This coming weekend, during the fourth Sunday of Advent, churches across the globe will read Mary’s Magnificat from the first chapter of Luke. It is […]
The last several weeks have been flooded with remarkable items to spark passionate conversations; here are the five we have chosen to lift up for special attention.
1. Believe Me: The Evangelical Road to Donald Trump, by Messiah College professor and historian John Fea (Eerdmans, 2018, $24.99). If you don’t have the energy left to read 248 pages of insightful commentary and analysis about how a politics of fear tapped into a deep stream of anxiety about race, morality, immigration and white decline, then read the excellent review in the August 1 Christian Century by Steven Miller, “The 81 percent.”
2. Jonathan Gold. Only days after diagnosis of pancreatic cancer, we lost one of the most unifying figures in Los Angeles. Gold was the Pulitzer Prize-winning food critic whose weekly reviews passed the linen and crystal restaurants to find the mom and pop, ethnic store front or food truck places that won your heart and admiration for the grand mosaic of peoples that make up our city. Last year we reviewed the documentary on his work, City of Gold, and now we treasure his Counter Intelligence and the annual 101 best lists. He reviewed culture as well as cuisine, identities not menu items, and he saw the dignity and beauty of all ethnicities. So the city illuminated the major buildings in Gold light to memorialize who and what he had been to us all. We ran into him one morning at his and our favorite bakery in Pasadena, California, where all customers bus their own tables. The new or the distracted forget, and we watched as Gold cleaned up after those who had left their plates and scraps behind, no fuss, no big thing, just a self-forgetful servant.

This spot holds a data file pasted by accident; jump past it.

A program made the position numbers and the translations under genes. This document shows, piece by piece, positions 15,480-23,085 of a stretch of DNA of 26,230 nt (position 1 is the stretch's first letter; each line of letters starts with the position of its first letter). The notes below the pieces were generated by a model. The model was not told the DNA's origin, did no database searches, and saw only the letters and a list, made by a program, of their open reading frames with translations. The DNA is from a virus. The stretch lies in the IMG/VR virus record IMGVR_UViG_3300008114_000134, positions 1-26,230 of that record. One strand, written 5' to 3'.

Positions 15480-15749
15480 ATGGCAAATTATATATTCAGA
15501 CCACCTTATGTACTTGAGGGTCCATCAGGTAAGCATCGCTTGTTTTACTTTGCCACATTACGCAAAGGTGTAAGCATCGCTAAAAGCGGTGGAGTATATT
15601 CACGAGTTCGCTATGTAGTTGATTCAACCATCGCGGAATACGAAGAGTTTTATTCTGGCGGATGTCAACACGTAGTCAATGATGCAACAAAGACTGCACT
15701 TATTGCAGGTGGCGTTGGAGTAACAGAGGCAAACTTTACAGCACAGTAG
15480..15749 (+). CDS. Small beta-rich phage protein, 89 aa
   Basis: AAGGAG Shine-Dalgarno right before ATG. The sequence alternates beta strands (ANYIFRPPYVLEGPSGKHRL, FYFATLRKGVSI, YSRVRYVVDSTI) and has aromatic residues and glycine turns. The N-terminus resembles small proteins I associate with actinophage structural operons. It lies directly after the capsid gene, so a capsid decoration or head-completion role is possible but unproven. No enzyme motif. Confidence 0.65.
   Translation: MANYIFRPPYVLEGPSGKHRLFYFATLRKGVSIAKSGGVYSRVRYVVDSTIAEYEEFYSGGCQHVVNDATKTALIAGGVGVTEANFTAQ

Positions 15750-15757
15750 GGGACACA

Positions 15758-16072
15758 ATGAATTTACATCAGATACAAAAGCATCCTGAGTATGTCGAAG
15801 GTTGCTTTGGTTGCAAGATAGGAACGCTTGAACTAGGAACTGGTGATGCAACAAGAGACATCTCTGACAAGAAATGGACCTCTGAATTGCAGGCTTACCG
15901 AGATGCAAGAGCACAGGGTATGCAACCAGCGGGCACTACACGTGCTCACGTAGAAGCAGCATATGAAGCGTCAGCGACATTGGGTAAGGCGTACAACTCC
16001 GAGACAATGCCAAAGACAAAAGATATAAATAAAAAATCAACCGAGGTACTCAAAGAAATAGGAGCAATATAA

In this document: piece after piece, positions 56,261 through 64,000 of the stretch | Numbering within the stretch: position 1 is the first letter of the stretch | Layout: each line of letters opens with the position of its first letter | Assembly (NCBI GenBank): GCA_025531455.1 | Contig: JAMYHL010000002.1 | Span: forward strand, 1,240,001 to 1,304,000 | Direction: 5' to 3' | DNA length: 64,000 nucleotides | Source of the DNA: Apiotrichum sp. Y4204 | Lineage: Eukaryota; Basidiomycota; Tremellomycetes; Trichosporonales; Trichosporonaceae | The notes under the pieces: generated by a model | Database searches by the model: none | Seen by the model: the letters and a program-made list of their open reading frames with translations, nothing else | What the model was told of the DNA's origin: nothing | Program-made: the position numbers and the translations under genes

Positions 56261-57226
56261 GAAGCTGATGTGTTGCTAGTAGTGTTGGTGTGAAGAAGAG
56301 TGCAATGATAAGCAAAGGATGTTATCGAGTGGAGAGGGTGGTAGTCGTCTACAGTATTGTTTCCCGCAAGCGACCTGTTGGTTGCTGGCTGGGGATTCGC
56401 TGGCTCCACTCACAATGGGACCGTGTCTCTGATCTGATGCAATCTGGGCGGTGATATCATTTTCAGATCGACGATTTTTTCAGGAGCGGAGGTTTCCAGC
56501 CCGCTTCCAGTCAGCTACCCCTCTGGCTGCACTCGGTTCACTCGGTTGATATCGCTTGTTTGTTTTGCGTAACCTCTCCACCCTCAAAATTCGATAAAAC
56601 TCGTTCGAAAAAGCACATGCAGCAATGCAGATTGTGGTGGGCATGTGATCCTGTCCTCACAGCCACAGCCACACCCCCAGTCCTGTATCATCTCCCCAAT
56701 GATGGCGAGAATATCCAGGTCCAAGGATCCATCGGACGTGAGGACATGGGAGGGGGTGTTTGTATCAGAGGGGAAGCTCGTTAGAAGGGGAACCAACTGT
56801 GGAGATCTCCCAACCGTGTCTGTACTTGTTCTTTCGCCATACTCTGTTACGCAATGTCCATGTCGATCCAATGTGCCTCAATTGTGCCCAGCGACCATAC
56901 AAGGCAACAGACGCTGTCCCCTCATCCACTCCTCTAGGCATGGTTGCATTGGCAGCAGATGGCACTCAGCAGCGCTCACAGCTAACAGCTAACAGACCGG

3. The Death of Truth: Notes on Falsehood in the Age of Trump by Michiko Kakutani, formerly the chief book critic of the New York Times. Released in July, this book by one of our most brilliant critics confronts the outright lies that, she documents, appear almost daily on Twitter from the president of the United States and are overlooked by GOP “Yes-men” and the coalition of voters who also turn a blind eye. She notes how falsehood and misrepresentation have become the new norm and the popular utilization of post-modern ideas, which claim that all truth is partial, has become the justification for creating deliberate lies. If you cannot find the book immediately, read the review by Stephanie Zacharek in the August 6 TIME.
4. Queer Eye. Season Two of this reboot of an earlier relatively lightweight reality TV series has surprised us as the new team does interventions into lives of citizens of Georgia, offering not just an external makeover of a selected person’s wardrobe, hairstyle and home décor, but an actual challenge to values, faith structures, psychological thought loops and courageously initiates steps toward reconciliation of alienated or avoidant people. The story of the Good Samaritan comes to mind—it is the outsider, the one foreign to the person’s private world that offers disinterested, compassionate care and authentic aid.
5. How the American Left is Rediscovering Morality. Jim Mininger suggested we read The Guardian for an article that is provocative in myriad ways. Alexandria Ocasio-Cortez and Bernie Sanders talk to Sarah Smarsh about knowing what’s right from wrong. “The more interesting because the writer is from red state, evangelical Kansas, though admittedly, Wichita is an anomaly for this state,” Mininger told us. We sent it to everyone at Peace Mennonite Fellowship, Claremont, California, for discussion of its analysis of the rising majority of those born from 1970 to the present who describe themselves increasingly as “spiritual” though uninterested organized religion. Spirituality with morality? What a novel idea, we say with tongue firmly in cheek.
David and Leann Augsburger are two semi-retired people who co-lead a home base church (Peace Mennonite Church, Claremont, California) and volunteer to welcome, care and connect people in the San Gabriel valley.
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